Huffman’s “joke,” and his latest announcement, have received mixed reviews from both r/The_Donald members and users on the other end of the political spectrum. While some found the editing amusing, many said it hindered their trust in posts’ authenticity.

“Again, I am sorry for the trouble I have caused,” Huffman wrote. “While I intended no harm, that was not the result, and I hope these changes improve your experience on Reddit.”

But many more have applauded his latest efforts to ban harassment and spamming that goes on as a result of the uninhibited atmosphere on the site, and experts say such moves can help to redirect actual hate crimes committed in public.

In the wake of President-elect Trump’s unexpected election victory, more than 800 hate crimes were committed in nearly every state in just 10 days, according to an aggregated accounting compiled by the Southern Poverty Law Center. Many targeted minority groups or bore Trump’s name in graffiti, and some observers suggested that Trump’s harsh rhetoric may have spurred the acts.

“The conclusion that we can draw from that is that words have consequences,” Daniels says. “And I think that’s something that we really have to pay attention to.”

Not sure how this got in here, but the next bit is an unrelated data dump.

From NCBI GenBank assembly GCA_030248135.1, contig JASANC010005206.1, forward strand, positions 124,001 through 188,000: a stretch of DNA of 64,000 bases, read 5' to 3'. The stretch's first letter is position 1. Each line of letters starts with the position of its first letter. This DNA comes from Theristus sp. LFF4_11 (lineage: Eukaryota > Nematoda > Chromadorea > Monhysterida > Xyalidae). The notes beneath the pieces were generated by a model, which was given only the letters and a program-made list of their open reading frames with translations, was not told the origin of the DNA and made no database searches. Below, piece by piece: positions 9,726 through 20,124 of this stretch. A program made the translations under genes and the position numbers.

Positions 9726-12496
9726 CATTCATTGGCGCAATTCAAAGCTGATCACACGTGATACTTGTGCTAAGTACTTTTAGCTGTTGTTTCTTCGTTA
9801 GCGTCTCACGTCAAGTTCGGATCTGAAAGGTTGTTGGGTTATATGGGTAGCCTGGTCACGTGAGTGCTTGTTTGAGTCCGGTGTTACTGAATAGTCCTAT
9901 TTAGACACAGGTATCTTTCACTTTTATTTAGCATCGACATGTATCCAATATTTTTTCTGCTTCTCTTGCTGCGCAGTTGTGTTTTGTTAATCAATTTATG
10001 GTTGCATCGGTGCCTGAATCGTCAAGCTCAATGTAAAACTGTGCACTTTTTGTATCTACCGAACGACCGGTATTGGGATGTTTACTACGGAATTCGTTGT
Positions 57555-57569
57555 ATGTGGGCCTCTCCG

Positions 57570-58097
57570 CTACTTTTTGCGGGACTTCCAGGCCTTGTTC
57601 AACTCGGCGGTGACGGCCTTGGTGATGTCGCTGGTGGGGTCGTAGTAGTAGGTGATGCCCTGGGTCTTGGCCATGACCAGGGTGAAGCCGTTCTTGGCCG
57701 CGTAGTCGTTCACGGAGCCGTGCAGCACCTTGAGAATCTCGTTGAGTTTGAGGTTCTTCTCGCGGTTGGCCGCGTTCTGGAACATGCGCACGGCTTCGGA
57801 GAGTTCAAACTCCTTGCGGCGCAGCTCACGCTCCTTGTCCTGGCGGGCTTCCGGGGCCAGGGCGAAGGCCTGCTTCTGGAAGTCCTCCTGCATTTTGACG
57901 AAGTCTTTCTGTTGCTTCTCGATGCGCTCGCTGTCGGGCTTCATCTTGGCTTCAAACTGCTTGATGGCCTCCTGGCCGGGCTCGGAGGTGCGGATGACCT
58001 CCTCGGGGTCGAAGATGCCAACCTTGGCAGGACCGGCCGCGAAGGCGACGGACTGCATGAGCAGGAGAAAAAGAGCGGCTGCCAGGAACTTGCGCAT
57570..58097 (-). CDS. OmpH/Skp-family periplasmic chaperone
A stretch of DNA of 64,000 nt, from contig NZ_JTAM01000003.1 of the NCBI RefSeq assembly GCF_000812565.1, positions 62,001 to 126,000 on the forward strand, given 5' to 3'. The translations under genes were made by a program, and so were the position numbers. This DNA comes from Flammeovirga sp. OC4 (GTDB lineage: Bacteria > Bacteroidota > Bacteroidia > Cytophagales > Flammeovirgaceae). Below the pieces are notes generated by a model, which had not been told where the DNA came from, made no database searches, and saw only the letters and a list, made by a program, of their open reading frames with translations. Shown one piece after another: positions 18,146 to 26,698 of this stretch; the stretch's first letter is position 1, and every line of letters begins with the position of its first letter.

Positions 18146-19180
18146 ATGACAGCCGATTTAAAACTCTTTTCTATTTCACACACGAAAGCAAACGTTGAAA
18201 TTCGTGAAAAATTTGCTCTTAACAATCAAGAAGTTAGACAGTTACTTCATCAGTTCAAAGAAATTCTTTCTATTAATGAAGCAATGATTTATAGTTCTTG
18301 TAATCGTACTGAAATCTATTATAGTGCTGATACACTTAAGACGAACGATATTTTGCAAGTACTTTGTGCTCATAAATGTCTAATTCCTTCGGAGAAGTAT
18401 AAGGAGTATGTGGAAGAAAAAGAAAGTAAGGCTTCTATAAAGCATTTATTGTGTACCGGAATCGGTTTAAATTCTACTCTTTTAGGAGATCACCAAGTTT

While some may think online threats levied by an anonymous user pose no danger to the person on the receiving end, the expression and normalization of such hatred can still lead to random acts of violence in the name of hate, Daniels says.

“The fact is that we know [hate speech online] creates an environment where some may read that and not get that it’s trolling and see it as a license to go out and assault someone,” she adds, noting that the issue becomes one of weighing free speech over protecting people from physical harm.

“That’s part of the human calculation as people who care about civil society and care about democracy: What is the balance between free speech, and speech that actually harms people?”